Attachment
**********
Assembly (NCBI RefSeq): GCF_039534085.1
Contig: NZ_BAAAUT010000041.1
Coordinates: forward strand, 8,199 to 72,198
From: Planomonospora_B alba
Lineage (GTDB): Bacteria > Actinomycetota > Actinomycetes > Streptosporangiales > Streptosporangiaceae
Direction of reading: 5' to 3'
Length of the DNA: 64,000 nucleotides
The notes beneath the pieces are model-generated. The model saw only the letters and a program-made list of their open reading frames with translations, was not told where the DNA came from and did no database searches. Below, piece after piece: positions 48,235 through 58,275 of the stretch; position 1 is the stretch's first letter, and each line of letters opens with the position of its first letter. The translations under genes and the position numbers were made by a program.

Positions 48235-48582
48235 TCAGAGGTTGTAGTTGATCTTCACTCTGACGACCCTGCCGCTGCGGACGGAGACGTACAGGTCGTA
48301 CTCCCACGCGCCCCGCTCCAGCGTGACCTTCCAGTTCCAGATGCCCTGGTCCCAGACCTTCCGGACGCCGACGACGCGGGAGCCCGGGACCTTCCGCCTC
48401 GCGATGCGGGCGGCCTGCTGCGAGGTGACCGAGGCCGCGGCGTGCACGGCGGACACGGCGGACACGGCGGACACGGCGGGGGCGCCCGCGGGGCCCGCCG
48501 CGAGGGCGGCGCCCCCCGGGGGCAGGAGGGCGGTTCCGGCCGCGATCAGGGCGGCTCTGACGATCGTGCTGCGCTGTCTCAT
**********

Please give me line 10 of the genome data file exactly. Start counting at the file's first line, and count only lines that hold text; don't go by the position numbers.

48235 TCAGAGGTTGTAGTTGATCTTCACTCTGACGACCCTGCCGCTGCGGACGGAGACGTACAGGTCGTA